Out West Arts: Performance at the end of the world

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I could never take the place of your man

May 07, 2008

Christoph von Dohnányi and The Philharmonia Orchestra
Photo : mine 2008

Last night was the first of two performances from London’s Philharmonia Orchestra at Walt Disney Concert Hall here in Los Angeles. This was the group’s debut in the hall, and Christoph von Dohnányi, their current Principal Conductor, led the performance. Of course, this position will soon be vacated only to be occupied by the L.A. Phil's soon-to-exit music director, Esa-Pekka Salonen, starting this Fall. So, in some ways, this show was kind of like meeting your ex’s new boyfriend shortly after he’s dumped you. Of course, this is completely unfair considering that Salonen has a long-standing relationship with the Philharmonia and it's certainly not the matter of his leaving Los Angeles in order simply to take on another conducting position in London. Still, seeing the new, younger, sexier occupant of your former position can rub against the grain. Salonen was there last night sitting next to Peter Sellars who is in town for who knows what. But, while the L.A. Philharmonic big wigs and press were all there, apparently the locals didn’t get the memo in that there were more than a few empty seats throughout the hall.

The show itself was rather meat and potatoes – Mendelssohn’s Symphony No. 4 and Mahler’s First. Why you ask? Hell if I know, but there it was. Dohnányi gets a bad wrap in some circles, but his leadership here was completely reasonable if not always ideal. The Mendelssohn was no-nonsense. Brisk without airs, this very young-appearing orchestra played a spirited and totally sensible version of the work. Mahler, of course, is always the greater challenge in that his music is anything but sensible and sooner or later decisions are going to have to be made. Dohnányi came out swinging with a surprisingly aggressive account at times. Not that it was sloppy or insensitive, but a little overpowering and unnecessarily loud in spots. The players clearly had a lot of spirit though and in the end seemed to pass the most important test – they acted like they truly cared about what they were playing and looked like they were having a heck of a time doing it. On balance, not a half-bad evening. Tomorrow’s even less interesting program includes Beethoven’s 5th and Schumann’s 1st for those who may be interested.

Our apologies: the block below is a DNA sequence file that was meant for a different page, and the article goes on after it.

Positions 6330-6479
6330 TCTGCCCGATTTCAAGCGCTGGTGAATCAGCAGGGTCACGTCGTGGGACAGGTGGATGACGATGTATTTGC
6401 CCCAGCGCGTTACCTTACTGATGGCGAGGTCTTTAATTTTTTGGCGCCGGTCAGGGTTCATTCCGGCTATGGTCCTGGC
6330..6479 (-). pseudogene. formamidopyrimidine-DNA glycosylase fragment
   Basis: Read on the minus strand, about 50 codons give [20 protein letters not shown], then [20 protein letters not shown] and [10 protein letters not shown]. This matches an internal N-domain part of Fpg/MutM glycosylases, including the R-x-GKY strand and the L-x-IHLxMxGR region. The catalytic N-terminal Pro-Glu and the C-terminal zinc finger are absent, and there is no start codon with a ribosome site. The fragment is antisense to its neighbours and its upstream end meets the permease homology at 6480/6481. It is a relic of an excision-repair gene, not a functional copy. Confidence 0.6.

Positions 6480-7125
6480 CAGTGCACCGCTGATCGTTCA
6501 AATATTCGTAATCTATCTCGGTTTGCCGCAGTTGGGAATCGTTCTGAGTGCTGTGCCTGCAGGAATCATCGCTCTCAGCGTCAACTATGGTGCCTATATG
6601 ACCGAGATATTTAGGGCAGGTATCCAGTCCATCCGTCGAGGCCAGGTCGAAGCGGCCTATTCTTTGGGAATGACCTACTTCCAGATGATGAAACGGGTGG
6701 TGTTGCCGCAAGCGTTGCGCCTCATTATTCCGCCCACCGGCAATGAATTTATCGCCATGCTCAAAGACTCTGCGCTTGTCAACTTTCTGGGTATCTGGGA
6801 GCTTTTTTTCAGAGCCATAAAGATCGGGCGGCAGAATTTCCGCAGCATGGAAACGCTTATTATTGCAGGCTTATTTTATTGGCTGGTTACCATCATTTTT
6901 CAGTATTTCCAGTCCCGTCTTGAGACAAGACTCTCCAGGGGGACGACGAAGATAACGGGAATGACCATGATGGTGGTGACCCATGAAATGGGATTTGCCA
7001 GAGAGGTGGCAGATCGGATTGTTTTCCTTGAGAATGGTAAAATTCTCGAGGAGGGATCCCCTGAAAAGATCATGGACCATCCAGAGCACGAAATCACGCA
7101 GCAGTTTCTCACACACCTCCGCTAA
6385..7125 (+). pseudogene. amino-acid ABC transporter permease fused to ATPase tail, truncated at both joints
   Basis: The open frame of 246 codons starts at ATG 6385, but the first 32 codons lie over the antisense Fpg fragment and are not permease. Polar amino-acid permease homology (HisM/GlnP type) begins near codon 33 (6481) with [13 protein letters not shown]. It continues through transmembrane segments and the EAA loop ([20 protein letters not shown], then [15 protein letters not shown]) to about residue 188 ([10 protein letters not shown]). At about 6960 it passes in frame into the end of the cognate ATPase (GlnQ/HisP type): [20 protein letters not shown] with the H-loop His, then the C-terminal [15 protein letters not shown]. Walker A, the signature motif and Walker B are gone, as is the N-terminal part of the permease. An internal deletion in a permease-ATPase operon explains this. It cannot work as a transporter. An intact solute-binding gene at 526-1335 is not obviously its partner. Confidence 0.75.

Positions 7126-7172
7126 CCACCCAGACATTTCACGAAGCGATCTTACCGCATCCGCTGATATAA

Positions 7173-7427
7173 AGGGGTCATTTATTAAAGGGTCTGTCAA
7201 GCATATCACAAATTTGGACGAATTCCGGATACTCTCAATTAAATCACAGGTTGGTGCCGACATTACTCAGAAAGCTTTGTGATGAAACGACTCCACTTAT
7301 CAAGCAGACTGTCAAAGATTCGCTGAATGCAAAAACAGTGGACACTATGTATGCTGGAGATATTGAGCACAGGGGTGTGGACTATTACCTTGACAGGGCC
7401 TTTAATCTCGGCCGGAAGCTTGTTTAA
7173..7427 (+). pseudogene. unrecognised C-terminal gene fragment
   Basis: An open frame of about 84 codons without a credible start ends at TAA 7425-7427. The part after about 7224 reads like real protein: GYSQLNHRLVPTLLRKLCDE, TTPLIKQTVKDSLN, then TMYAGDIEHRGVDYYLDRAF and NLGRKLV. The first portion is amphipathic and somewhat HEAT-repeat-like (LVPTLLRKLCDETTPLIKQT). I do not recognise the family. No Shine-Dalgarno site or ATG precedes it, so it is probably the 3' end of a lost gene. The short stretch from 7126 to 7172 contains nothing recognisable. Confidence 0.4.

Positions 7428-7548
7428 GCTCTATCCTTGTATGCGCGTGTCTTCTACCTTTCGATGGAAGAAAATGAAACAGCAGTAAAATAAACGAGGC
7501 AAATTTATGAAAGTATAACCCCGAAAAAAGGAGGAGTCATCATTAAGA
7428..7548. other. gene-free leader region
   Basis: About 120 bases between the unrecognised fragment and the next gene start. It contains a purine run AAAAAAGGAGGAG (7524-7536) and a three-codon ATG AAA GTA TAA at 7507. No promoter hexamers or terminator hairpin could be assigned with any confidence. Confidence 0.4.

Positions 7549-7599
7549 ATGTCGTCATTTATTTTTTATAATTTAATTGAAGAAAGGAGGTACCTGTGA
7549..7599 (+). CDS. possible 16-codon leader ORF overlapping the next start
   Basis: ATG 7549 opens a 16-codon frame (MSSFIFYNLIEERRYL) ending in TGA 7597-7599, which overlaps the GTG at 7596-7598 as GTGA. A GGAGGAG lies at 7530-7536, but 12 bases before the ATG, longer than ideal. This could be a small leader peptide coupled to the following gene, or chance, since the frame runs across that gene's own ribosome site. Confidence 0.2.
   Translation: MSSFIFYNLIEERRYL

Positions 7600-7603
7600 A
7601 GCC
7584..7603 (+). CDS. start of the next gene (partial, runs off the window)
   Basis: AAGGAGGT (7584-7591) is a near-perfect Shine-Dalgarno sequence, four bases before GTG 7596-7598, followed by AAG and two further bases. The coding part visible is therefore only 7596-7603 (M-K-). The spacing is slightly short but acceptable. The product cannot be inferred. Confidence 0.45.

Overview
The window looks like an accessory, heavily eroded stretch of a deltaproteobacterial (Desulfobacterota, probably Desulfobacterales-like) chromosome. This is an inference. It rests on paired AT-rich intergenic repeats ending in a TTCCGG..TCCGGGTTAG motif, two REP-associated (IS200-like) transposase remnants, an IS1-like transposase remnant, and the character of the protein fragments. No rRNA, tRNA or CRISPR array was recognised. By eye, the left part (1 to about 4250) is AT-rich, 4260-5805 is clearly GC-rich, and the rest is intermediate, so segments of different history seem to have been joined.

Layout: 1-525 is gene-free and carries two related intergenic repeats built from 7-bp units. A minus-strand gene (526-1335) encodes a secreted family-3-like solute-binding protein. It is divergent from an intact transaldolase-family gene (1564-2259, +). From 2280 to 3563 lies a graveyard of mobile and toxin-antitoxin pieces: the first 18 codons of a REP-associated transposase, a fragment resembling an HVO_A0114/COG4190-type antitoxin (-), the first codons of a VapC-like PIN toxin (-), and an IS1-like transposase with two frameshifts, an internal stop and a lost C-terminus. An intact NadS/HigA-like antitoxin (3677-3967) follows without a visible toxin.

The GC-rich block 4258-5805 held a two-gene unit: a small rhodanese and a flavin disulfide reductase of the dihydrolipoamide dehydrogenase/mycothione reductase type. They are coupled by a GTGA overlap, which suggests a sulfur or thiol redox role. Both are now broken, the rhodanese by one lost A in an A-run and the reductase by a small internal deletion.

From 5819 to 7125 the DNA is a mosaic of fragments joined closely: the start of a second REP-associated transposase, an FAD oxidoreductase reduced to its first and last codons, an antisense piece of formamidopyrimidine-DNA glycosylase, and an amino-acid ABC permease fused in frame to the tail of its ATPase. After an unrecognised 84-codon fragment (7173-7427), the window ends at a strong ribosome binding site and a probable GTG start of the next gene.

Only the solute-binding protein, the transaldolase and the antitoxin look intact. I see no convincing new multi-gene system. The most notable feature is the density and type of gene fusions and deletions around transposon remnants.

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In their SF run, the Schumann was simply amazing and the Beethoven pretty weak — so, not a ringing endorsement.

But actually the pattern up here seemed a little more consistent, and frankly a little odd. Namely: Start off strong, then just kind of taper off in quality. The Schumann was the first piece on the first night, and it was superb, then the Mahler was more diffuse. The second night was weaker overall than the first, and it also started pretty well but faded in the finish.

All of which is to say that you probably got as good as you're gonna get from them in the Mendelssohn.
Actually quite a good show, given the works involved.
Talk about a young and white orchestra though!
Makes the LA Phil look like a meeting of the UN by comparison!
Liked the Mahler but yet while the Italian still does not get it for me, I was glad to have heard it at Disney Hall, as opposed to its always relegated Hollywood Bowl venue with the LA or Hwd. Bowl orchestra.
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